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  • Most of the writings of Florian, Marmontel, Le Sage, Montesquieu and others were rapidly translated into Rumanian.

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  • His manner, which is partly imitated from Montesquieu, has considerable charm; and he was the first and has remained the chief writer to put the orthodox liberal ideas which governed European politics during the first half or two-thirds of the 19th century into an orderly and attractive shape.

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  • It included, as was natural enough in a warm admirer of Montesquieu, a fragment on law, of which he justly said that it ought to be the leading science in every well-ordered commonwealth.

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  • Voltaire, Montesquieu, the Encyclopaedists and the Physiocrats (recurring to the tradition of Bayle and Fontenelle), by dissolving in their analytical crucible all consecrated beliefs and all fixed institutions, brought back into the human society of the 18th century that humanity which had been so rudely eliminated.

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  • Whilst some, like Voltaire and the Physiocrats, representatives of the privileged classes and careless of political rights, wished to make use of the omnipotence of the prince to accomplish desirable reforms, or, like Montesquieu, adversely criticized despotism and extolled moderate governments, other, plebeiaris like Rousseau, proclaimed the theory of the social contract and the sovereignty of the people.

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  • As he grew older, however, his social successes ceased, and he began to dream of more lasting distinctions, stimulated by the success of Maupertuis as a mathematician, of Voltaire as a poet, of Montesquieu as a philosopher.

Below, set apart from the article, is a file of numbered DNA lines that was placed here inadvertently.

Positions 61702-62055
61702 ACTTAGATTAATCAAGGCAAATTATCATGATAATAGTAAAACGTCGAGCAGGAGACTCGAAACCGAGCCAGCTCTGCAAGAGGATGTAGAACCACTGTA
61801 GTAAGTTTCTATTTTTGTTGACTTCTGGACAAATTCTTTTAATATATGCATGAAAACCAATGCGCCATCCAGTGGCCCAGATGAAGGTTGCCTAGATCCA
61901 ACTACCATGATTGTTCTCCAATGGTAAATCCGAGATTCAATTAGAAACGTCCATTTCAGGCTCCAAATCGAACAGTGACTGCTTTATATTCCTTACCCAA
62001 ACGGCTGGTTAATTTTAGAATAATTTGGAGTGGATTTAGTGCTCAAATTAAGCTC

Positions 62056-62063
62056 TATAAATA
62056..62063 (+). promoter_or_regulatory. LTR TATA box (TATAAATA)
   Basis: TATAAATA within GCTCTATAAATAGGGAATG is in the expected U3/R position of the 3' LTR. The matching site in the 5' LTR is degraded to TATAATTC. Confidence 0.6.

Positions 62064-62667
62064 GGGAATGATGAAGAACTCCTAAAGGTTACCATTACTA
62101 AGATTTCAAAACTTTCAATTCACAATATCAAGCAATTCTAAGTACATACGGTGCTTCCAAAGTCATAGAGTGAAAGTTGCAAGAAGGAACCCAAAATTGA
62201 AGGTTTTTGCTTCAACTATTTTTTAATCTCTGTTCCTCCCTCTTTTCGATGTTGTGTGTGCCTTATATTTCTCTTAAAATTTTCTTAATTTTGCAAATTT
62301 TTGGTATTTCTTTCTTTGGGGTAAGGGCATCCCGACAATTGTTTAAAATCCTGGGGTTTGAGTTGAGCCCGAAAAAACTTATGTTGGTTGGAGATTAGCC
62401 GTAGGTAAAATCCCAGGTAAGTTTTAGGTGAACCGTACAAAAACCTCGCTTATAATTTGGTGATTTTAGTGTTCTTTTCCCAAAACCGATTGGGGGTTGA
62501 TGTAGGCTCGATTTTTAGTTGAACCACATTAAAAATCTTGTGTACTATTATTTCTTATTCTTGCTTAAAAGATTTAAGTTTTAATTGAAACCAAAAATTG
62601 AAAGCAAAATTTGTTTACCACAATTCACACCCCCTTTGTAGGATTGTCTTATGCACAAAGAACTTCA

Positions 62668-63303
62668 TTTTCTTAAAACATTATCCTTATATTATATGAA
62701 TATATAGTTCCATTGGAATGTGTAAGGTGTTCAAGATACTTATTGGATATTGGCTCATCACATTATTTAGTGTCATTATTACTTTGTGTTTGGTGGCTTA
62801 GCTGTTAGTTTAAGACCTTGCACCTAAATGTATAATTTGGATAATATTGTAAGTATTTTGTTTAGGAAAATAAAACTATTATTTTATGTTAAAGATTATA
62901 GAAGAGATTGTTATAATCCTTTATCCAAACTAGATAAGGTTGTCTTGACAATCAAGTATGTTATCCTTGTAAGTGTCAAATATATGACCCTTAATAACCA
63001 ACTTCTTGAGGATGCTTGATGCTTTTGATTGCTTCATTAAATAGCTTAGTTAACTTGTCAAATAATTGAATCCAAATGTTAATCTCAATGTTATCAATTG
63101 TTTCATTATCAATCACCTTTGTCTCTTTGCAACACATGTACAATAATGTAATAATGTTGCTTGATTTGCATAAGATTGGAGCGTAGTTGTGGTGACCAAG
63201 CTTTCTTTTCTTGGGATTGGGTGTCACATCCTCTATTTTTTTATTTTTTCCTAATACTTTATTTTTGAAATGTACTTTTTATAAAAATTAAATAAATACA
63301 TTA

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  • He was a son of the 18th century; he had studied with sympathy Locke and Montesquieu; no one appreciated more keenly than he did political liberty and the freedom of an Englishman.

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  • She was well versed in mathematics, which she studied at the university of Moscow, and in general literature her favourite authors were Bayle, Montesquieu, Boileau, Voltaire and Helvetius.

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  • The effect of pardon, whether actual or constructive, is to put the person pardoned in the position of an innocent man, so that he may have 1 See further, on the ethical aspect, Montesquieu, Esprit des lois, bk.

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  • After a visit to his uncle, the archbishop of Reims, he returned to St Sulpice to finish his preliminary training for the church, but in his spare time he read the works of Montesquieu, Voltaire, and other writers who were beginning to undermine the authority of the ancien regime, both in church and state.

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  • Montesquieu made many contributions to this.

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  • The study of Montesquieu seems to have directed his attention towards economic questions; and his first publication (1762) was a tract on the derangement of the currency in the Milanese states, with a proposal for its remedy.

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  • She was to a considerable extent selftaught; and her love of reading made her acquainted first with Plutarch - a passion for which author she continued to cherish throughout her life - thereafter with Bossuet, Massillon, and authors of a like stamp, and finally with Montesquieu, Voltaire and Rousseau.

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  • The instructions for the guidance of the Assembly were prepared by the empress herself and were, as she frankly admitted, the result of " pillaging the philosophers of the West," especially Montesquieu and Beccaria.

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  • This "confusion of powers," which was contrary to the philosophical theories - those of Montesquieu especially - which had inspired the Revolution at first, was one of the essential characteristics of the Convention.